Commonwealth v. Mattis




Supreme Judicial Court of Massachusetts

Citation and Year

224 N.E.3d 410 (Mass. 2024)

Constitutional Provision or State Statute

MASS. CONST. Pt. 1, Art. XXVI (“cruel or unusual punishments”)

Nature of Case

Sheldon Mattis was convicted of first degree murder and sentenced to a mandatory term of life without the possibility of parole for a crime committed when he was 18 years old. By the time this case reached the state’s high court, the U.S. Supreme Court had barred all mandatory LWOP sentences for anyone under age 18 and, under the state constitution, the Massachusetts Supreme Judicial Court had banned youth life without parole entirely, even when imposed as a matter of discretion. Mattis argued that because the same brain science and legal principles driving those decisions apply to “emerging adults” up to age 25, his mandatory LWOP sentence violated the state constitution.


The ban on “cruel or unusual” punishments in Massachusetts’ constitution prohibits all life without parole sentences for anyone under age 21. This was the first high court ruling in the country banning LWOP for emerging adults.


To assess the constitutionality of Mattis’s claim, the court applied the “evolving standards” or “categorical framework” to his life without parole sentence. This requires the court to decide whether the challenged punishment is consistent with Massachusetts’ contemporary standards of decency, and whether the punishment is proportionate to both the offense and to the offender, considering factors (such as youth) that show reduced culpability.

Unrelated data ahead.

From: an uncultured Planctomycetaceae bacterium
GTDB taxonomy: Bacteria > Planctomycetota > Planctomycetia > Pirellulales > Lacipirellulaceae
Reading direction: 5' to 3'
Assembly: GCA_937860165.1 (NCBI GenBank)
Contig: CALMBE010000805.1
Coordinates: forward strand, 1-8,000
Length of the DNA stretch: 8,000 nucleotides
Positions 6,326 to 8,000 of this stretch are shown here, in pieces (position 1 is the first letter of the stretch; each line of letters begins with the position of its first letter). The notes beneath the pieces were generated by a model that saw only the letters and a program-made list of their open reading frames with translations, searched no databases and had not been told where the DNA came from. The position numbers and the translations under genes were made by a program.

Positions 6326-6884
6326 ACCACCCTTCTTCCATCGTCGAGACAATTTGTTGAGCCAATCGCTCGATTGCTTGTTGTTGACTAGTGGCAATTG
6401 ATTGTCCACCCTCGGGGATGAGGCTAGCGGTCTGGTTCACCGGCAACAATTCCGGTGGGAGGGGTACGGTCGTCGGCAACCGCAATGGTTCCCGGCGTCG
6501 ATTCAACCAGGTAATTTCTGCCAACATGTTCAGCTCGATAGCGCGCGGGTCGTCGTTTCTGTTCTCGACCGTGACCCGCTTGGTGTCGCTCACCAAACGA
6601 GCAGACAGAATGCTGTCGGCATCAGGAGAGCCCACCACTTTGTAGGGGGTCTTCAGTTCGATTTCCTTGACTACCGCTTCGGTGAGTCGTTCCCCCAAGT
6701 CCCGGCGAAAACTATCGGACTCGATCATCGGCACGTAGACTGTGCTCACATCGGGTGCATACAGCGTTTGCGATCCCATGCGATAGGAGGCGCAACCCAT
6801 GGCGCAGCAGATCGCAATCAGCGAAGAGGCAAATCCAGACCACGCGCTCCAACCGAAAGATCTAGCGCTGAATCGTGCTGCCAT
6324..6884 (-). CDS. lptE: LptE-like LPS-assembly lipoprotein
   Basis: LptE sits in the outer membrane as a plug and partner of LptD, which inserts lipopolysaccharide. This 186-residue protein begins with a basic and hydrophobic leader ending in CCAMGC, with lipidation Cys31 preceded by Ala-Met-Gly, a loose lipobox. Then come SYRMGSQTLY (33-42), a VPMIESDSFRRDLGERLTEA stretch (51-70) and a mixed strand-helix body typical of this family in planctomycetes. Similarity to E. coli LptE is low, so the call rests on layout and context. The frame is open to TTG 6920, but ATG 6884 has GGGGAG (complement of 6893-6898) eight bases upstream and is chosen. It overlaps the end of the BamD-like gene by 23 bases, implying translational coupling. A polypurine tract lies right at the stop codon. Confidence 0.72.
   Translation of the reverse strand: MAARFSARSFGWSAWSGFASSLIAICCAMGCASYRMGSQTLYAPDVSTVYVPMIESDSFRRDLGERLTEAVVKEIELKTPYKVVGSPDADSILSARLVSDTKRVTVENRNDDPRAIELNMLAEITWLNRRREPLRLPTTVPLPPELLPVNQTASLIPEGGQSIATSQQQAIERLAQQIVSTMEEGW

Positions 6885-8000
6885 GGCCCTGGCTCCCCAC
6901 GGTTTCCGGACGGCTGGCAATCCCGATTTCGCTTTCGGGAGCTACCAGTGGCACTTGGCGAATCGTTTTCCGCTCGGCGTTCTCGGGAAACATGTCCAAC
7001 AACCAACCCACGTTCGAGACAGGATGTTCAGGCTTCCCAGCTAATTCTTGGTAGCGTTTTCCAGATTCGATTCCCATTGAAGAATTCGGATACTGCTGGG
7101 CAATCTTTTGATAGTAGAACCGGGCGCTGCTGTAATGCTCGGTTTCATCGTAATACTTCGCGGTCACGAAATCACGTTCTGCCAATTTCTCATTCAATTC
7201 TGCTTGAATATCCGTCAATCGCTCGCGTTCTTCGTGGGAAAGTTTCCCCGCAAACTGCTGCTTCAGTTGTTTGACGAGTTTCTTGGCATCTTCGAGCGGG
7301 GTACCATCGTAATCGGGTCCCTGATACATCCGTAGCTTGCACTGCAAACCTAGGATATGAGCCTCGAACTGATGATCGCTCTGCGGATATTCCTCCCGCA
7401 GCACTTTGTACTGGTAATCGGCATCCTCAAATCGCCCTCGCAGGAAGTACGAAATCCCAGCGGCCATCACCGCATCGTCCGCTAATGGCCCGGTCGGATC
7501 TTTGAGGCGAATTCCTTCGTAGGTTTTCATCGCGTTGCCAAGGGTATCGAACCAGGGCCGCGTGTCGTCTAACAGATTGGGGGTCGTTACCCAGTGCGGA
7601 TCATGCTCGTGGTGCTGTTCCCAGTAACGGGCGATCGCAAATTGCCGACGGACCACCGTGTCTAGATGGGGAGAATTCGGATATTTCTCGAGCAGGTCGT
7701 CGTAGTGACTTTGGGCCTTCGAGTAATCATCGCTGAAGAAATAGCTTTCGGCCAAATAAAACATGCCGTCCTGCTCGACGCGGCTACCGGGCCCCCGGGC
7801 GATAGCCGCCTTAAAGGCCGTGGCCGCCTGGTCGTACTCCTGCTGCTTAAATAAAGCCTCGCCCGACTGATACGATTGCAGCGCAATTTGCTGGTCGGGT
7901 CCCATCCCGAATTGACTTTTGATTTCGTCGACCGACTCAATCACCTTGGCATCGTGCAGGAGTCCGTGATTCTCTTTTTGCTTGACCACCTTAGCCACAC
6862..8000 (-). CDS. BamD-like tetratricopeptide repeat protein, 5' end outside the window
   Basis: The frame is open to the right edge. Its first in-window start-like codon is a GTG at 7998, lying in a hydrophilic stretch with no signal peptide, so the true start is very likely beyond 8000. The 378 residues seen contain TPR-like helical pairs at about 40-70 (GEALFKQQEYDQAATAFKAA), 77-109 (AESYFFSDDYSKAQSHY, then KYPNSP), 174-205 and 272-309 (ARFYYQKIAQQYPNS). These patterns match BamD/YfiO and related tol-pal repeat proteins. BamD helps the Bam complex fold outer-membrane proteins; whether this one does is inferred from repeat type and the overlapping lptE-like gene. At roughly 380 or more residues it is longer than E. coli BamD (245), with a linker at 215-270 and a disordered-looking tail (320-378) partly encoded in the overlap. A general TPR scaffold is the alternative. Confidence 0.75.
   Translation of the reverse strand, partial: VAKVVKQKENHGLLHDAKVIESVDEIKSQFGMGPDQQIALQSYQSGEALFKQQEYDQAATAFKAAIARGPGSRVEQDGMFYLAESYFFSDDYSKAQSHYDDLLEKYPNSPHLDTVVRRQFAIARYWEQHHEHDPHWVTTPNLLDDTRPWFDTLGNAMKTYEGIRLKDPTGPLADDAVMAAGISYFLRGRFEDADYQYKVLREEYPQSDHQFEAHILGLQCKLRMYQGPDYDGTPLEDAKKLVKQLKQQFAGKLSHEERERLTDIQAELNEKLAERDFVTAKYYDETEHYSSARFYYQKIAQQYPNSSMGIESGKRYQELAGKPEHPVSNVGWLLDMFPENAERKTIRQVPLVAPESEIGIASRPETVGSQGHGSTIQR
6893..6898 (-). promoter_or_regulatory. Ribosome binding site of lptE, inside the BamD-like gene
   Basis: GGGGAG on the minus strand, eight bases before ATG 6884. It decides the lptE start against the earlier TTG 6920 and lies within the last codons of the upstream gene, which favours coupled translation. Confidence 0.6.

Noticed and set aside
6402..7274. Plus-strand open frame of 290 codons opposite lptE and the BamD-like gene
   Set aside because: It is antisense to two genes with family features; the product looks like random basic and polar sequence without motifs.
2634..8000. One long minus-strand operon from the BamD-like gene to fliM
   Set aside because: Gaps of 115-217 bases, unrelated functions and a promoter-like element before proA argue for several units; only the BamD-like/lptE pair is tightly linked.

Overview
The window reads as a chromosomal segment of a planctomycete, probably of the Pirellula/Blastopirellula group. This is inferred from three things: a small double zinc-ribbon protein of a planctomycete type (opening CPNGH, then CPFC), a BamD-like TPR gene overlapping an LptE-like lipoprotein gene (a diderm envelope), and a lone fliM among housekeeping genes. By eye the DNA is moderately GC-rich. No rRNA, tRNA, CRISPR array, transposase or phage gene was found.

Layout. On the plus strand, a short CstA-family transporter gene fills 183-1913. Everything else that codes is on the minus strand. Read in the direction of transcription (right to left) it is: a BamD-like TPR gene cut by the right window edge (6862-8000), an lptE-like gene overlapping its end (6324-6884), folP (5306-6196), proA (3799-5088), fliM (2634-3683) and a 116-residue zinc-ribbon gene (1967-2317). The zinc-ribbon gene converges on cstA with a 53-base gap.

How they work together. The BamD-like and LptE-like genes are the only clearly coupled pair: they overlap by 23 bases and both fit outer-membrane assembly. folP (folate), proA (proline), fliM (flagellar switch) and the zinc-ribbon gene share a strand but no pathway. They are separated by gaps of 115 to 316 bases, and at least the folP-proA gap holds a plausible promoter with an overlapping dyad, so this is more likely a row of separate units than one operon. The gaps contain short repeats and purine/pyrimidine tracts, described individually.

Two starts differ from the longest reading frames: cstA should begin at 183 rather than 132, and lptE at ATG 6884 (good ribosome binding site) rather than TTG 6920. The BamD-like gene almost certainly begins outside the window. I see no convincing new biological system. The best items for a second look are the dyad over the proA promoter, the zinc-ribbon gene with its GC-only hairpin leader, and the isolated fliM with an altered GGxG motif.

To assess state standards of decency, the court looked both inward and outward, considering the myriad ways in which Massachusetts treats young, emerging adults differently from fully-grown adults (for example, the state Department of Youth Services is authorized to maintain custody of young people up to age 21); the national trend toward reducing life without parole sentences, particularly for young people (including state constitutional rulings by other state supreme courts); and “international statutes and decisions,” including a 2020 United Kingdom statute that banned life without parole for offenders under age 21. The court also looked to consensus brain science showing that the reduced culpability and enhanced capacity for rehabilitation found in young people extends well into the mid-20s.

That same brain science also informed the court’s proportionality analysis, as requiring young people to die in prison is inconsistent with their reduced culpability and capacity to change. Finally, the court recognized that imposing life without parole, even as a discretionary matter, requires sentencing courts to decide on the front end what can only be known later: Has this particular person shown the growth and capacity for change necessary to safely re-enter society? At the time of sentencing, it is “not possible to demonstrate that a juvenile [or emerging adult] offender is ‘irretrievably depraved’” such that a LWOP sentence is warranted.

Ultimately, the court held, “life without parole for emerging adults violates art. 26. Our comprehensive review informs us that Supreme Court precedent, as well as our own, dictates that youthful characteristics must be considered in sentencing, that the brains of emerging adults are not fully developed and are more similar to those of juveniles than older adults, and that our contemporary standards of decency in the Commonwealth and elsewhere disfavor imposing the Commonwealth’s harshest sentence on this cohort.”